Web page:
dry brush, layering, blending… gold gilding…airbrushing
ABOUT THE WORK
“Ibpa” (Father)For many years, I spent long hours of exploring art in different forms, shapes, sizes and techniques. The never-ending... Read More
For many years, I spent long hours of exploring art in different forms, shapes, sizes and techniques. The never-ending quest for “perfection” went to a grinding halt during our challenging times in 2020.
Most of the works I love were created during my college days. These works defies traditional art techniques using gun powder, wicks, wax, rockets, floating cubes (balloons) etc to name a few. These are ephemeral works that defies commodification of art. All were created in the 80’s and 90’s prior to the proliferation and widespread use of computers, internet and social media. It was in later years that I deviated from those kind of works. The economic and cultural challenges we’ve endured since migrating to U.S. in 1997 lead me to create “safe” works that compromised my freedom to create beyond conventions. When time stood still during pandemic, I began to reflect on my life. And that “AHA” moment just made me think of crafting this piece. It is still within the scope of a traditional painting but it somehow completes the puzzle which I have been seeking. This works relates to impermanence of life. The inspiration goes back to my childhood years with my father.
“Ibpa” (Father) pertains to the concepts of “impermanence”, “ethereal”, ”ephemeral”, “mortality” and spirituality”. After the death of my father in 2016, all the material things he left behind were all contained in one tall narrow cabinet. He lived a very simple life. I recall the days when I watch him makes nipa huts model (a small house shown in the painting) made of wild tall grass he picked along side the roads. He precisely cuts them and assembled them using needles. Other times he would create paper flowers using foils from a cigarette packs. He spends some time teaching me how to draw. But on the other hand, our most special bond was spent in the garden. Almost each week, I would ask him to climb a tree to get some young green coconuts. (From a toddler’s perspective, these trees are 30 feet tall) I watched him peeled/ husked the coconuts with a machete and would later enjoy the fruit of his labor. He loves tending to his garden. One of the seedlings I saw from his nursery are old coconuts growing its leaves. In my painting, the floating coconuts symbolizes “beginnings”. We can make our dreams bigger (higher or taller like the coconut tree) but all has its endings. We can always start another one along our journey. The lesson here is not to lament the lost and gone. The past is past. Here is now.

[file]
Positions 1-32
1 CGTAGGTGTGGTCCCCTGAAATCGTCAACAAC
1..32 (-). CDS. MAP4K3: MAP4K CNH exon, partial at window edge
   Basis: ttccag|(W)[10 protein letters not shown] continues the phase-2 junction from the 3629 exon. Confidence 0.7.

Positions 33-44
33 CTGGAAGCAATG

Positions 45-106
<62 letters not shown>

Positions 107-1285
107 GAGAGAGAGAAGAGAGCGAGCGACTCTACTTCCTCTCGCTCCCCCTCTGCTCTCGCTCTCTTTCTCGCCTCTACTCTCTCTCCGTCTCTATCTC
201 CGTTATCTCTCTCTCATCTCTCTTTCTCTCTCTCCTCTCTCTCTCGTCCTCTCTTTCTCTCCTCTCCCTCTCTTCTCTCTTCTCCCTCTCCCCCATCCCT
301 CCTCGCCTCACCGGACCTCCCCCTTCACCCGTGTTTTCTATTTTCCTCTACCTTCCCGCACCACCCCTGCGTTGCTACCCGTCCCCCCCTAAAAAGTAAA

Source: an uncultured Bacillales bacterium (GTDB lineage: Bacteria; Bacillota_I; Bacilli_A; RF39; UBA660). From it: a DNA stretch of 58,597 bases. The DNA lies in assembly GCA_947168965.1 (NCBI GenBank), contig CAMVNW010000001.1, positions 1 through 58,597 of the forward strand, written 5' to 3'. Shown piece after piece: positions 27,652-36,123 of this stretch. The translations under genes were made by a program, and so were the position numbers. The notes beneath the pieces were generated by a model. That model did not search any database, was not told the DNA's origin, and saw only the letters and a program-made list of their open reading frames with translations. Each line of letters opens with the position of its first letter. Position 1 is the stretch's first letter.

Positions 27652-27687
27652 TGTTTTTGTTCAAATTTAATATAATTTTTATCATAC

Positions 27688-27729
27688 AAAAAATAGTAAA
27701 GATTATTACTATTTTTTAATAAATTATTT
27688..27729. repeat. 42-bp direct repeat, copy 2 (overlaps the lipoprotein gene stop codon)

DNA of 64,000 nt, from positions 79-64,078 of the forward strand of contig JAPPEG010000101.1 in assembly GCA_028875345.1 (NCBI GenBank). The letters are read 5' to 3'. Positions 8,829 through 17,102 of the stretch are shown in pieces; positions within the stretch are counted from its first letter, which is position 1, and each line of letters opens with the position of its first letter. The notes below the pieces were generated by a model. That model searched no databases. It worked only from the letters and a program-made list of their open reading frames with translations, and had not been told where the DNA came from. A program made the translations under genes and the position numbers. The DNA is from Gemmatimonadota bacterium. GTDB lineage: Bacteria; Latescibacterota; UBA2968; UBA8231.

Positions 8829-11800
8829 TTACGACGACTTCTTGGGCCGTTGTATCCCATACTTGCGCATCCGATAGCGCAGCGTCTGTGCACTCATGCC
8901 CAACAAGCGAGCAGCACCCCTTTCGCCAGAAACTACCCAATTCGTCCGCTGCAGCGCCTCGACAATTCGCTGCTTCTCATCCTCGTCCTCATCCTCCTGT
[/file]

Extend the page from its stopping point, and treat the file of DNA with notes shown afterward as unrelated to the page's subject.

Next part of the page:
The ancient scripts scribbled inside the circle is about a Kapampangan folk song from the Philippines that we used to sing when we were kids titled “Atin Ku Pung SingSing“ (I Have a Ring”) It is about a ring given by a parent to a child and was kept in a container but was eventually lost or misplace. It conveys the concept of “that which is not there”. To my own interpretation relating to my work ,“Ibpa” relates to the wisdom bestowed by my father. He has not given us material things but the time he spent with us resonates, “IMPRINTed” in our brain the learning processes that I have carried unconsciously. Funny how I just realized as I am writing this, I connected “Imprinting” a concept in handing down behaviors of a parent to their infant to the process I used in this work (and mostly from my sculptures) Was it a coincidence?
In addition to the ring, the negative space inside the ring was defined using real gold leaf while outside the circle are imprinted objects gilded with fake gold leaf. It relates to material and immaterial concepts, its value and place in life.
Lastly, a few years before the death of my father, I went home to visit him. One day I took him to his doctor for a check up. He was inside a room waiting for his doctor. I was checking on him then I saw him covering his one eye with his hand. He was loosing his sight and he constantly checks his one eye. (Monocular vision) This image relates to “perspective”. There are challenges in life which we can’t seem to conquer. Sometimes we have to relearn to see things. A change in perspective can help us understand people or a situation.
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